Utility executives face volatile energy markets, skyrocketing fuel prices, and changing federal energy policies. How are utilities benefiting from the turnaround in energy trading?
The CEO Power Forum: The Best of the Best
thereafter at about 5 percent per year. The Exelon Way initiative would be largely additive to these expectations.
What about Exelon's efforts to site and build another nuclear plant?
We intend to apply for an early site permit that would "bank" a site at the Clinton Power Station in central Illinois for future construction of a new nuclear unit, should we ever decide to build one.
What was wrong with the pebble bed nuclear design project that you pulled out of?
Nothing wrong with the idea, but the technology is still under development and we are not an R&D firm. If the technology is fully developed and proven, we would certainly consider using it.
Can building new nuclear be made economic in this environment?
With current technology, with current market conditions, no. But as with all things, both the technology and the market will change. We'll have to wait and see.
Some have said that it is patently unfair and uncompetitive for some utilities to be able to compete and take market share from other utilities in competitive states while their vertically integrated utility is being protected from competition by their state PUC. As a utility in a competitive state, what is your stance on the issue?
Regional wholesale competition provides numerous economic and reliability-related benefits to consumers. It is unfortunate that some states and some utilities view an open, competitive wholesale market as a threat. This is evidenced through recent actions by the Commonwealth of Virginia with respect to the expansion of RTOs and recent legislative proposals that call for a "clarification" of jurisdiction that would severely restrict FERC's authority over interstate commerce and overturn 75 years of Supreme Court precedent. Exelon remains committed to public policies that build competitive wholesale and retail markets to meet the needs of our customers.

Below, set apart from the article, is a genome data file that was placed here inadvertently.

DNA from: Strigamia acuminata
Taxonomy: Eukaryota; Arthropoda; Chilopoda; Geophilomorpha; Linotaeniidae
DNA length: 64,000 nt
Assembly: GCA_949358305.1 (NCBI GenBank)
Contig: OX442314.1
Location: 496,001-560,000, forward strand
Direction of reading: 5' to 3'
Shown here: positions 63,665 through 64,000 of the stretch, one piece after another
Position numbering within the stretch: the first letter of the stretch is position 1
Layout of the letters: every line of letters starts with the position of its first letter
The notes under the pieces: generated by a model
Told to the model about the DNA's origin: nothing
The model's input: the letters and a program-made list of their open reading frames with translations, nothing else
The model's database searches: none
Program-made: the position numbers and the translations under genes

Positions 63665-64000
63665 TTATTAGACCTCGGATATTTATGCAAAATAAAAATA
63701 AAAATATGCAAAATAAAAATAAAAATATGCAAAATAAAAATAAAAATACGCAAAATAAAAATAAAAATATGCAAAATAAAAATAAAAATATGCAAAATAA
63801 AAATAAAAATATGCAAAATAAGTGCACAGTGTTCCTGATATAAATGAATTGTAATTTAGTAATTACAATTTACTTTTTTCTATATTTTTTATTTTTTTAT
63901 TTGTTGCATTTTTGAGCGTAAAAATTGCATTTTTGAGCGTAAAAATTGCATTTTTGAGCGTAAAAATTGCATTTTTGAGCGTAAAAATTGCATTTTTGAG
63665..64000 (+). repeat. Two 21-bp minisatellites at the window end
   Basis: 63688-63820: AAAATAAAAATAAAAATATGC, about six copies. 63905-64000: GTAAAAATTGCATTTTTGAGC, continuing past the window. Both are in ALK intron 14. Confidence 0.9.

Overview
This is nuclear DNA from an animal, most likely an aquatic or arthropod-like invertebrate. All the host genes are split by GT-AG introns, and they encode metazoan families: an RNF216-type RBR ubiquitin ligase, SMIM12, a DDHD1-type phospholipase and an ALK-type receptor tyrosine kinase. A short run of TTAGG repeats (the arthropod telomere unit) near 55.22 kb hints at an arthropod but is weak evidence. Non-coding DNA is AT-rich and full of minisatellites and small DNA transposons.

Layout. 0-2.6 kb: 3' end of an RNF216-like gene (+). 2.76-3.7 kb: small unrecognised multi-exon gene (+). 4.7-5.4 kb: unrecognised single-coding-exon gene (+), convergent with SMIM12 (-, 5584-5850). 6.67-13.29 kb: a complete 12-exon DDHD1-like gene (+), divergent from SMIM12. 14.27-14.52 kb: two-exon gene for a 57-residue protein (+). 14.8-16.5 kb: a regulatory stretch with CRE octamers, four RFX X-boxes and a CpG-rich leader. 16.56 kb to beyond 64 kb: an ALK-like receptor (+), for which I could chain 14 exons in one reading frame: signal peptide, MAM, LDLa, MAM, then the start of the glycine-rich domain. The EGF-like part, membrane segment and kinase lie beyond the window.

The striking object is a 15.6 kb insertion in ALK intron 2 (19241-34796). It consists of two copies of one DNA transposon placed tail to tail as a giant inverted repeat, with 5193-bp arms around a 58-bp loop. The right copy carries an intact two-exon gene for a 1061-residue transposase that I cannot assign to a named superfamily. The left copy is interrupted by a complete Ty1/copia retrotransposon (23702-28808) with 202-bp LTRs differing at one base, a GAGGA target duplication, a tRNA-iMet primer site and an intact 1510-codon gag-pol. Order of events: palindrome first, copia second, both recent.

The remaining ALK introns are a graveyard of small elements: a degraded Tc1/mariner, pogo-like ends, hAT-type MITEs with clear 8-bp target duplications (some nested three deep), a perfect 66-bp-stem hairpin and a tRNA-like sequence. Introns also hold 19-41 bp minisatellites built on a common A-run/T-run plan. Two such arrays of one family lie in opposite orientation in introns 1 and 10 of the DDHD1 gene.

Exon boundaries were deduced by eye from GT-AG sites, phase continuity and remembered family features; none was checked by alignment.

We have learned a number of key lessons over the past few years: Retail competition works well for large customers; small customers need a reliable regulated service option in addition to a competitive choice; and utilities that provide the regulated service option must be allowed to make their own supply arrangements.
What do you believe is the future of retail? Has it been a success or failure?
In Illinois, open access has been available to all non-residential customers since Dec. 31, 2000. As expected, the largest customers have been among the first to enter the market. Indeed, the large customers participating in open access in ComEd's service territory today represent roughly 30 percent of all ComEd kilowatt-hour sales. Furthermore, market development at the large customer level has been so robust that the Illinois Commerce Commission allowed ComEd to declare the 3 MW and greater customer market "competitive" and abandon tariffed service offerings to these customers.
Competition has been a success in Illinois, at least in ComEd's service area, to date in the large C&I [commercial and industrial] market. As for smaller customers, the jury is still out. Time and market development will tell.
In Pennsylvania, the number of active suppliers operating in PECO's territory fell from 36 in January 2001